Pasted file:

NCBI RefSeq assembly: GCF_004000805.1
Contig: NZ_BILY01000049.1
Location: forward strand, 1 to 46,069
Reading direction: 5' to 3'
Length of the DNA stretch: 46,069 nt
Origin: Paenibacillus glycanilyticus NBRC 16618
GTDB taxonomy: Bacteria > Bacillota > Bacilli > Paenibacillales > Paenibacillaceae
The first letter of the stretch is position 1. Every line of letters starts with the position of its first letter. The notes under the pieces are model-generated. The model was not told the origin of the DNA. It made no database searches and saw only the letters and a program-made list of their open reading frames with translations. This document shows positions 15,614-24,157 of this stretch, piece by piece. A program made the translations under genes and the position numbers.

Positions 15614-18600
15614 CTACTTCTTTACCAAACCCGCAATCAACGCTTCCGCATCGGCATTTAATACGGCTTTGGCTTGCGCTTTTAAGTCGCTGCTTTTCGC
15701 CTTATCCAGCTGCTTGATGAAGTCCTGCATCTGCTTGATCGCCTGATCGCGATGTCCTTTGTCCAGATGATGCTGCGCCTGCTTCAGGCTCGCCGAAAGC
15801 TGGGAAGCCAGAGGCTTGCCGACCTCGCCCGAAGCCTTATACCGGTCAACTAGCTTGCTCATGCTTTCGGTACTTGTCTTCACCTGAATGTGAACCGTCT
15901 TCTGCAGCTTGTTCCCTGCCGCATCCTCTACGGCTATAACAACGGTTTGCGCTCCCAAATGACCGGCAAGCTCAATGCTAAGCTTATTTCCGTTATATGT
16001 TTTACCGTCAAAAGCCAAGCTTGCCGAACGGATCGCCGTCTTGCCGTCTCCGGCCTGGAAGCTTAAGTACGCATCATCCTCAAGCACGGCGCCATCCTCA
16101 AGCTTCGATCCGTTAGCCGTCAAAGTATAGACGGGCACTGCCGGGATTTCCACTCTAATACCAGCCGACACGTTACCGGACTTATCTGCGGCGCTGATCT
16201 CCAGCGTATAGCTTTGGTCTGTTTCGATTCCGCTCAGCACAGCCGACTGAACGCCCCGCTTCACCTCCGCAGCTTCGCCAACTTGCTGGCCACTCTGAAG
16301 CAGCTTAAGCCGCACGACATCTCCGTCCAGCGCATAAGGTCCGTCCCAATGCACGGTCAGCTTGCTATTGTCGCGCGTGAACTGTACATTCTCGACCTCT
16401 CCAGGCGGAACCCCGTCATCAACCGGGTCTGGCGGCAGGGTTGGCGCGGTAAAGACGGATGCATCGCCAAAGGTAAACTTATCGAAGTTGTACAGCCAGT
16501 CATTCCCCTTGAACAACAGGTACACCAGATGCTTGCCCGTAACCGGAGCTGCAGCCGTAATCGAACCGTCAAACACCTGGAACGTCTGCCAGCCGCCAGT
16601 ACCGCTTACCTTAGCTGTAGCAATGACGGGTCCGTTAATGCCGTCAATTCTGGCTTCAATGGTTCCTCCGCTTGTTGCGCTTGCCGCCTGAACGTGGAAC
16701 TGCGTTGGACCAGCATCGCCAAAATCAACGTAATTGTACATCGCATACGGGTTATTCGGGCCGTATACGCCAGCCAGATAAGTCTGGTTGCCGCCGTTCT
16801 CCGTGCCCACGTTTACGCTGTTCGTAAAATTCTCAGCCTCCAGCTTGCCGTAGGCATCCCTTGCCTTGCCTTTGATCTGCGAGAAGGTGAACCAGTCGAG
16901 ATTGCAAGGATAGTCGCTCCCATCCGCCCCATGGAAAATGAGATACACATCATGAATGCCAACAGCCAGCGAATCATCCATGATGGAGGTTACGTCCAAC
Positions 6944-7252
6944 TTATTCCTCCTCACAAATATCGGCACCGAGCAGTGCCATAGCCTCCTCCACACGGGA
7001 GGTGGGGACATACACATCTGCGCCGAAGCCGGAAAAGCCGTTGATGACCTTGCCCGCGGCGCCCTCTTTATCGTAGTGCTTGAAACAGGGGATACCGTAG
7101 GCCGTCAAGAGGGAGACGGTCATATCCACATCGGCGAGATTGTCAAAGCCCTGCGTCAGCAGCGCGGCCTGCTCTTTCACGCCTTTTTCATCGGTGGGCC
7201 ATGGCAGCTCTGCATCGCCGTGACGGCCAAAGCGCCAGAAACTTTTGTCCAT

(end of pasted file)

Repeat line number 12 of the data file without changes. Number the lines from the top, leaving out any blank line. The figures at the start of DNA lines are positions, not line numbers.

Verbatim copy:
15801 TGGGAAGCCAGAGGCTTGCCGACCTCGCCCGAAGCCTTATACCGGTCAACTAGCTTGCTCATGCTTTCGGTACTTGTCTTCACCTGAATGTGAACCGTCT